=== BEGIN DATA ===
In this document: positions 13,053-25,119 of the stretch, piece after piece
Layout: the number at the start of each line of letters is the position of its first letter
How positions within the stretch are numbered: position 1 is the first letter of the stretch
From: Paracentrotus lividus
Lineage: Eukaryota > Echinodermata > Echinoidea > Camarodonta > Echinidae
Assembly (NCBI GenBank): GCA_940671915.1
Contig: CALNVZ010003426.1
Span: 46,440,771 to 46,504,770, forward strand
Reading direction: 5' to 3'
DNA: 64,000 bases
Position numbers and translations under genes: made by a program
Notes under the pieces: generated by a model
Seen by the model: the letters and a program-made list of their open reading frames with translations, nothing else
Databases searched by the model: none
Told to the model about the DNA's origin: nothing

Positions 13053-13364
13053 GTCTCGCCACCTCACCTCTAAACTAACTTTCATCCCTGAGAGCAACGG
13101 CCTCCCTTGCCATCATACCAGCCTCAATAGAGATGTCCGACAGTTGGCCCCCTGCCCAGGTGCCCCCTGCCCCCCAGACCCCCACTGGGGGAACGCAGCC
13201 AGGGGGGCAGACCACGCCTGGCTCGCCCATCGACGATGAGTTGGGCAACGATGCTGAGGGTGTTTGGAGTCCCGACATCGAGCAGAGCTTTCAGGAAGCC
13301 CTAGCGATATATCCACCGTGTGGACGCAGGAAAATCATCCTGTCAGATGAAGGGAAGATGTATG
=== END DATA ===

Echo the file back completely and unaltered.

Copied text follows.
In this document: positions 13,053-25,119 of the stretch, piece after piece
Layout: the number at the start of each line of letters is the position of its first letter
How positions within the stretch are numbered: position 1 is the first letter of the stretch
From: Paracentrotus lividus
Lineage: Eukaryota > Echinodermata > Echinoidea > Camarodonta > Echinidae
Assembly (NCBI GenBank): GCA_940671915.1
Contig: CALNVZ010003426.1
Span: 46,440,771 to 46,504,770, forward strand
Reading direction: 5' to 3'
DNA: 64,000 bases
Position numbers and translations under genes: made by a program
Notes under the pieces: generated by a model
Seen by the model: the letters and a program-made list of their open reading frames with translations, nothing else
Databases searched by the model: none
Told to the model about the DNA's origin: nothing

Positions 13053-13364
13053 GTCTCGCCACCTCACCTCTAAACTAACTTTCATCCCTGAGAGCAACGG
13101 CCTCCCTTGCCATCATACCAGCCTCAATAGAGATGTCCGACAGTTGGCCCCCTGCCCAGGTGCCCCCTGCCCCCCAGACCCCCACTGGGGGAACGCAGCC
13201 AGGGGGGCAGACCACGCCTGGCTCGCCCATCGACGATGAGTTGGGCAACGATGCTGAGGGTGTTTGGAGTCCCGACATCGAGCAGAGCTTTCAGGAAGCC
13301 CTAGCGATATATCCACCGTGTGGACGCAGGAAAATCATCCTGTCAGATGAAGGGAAGATGTATG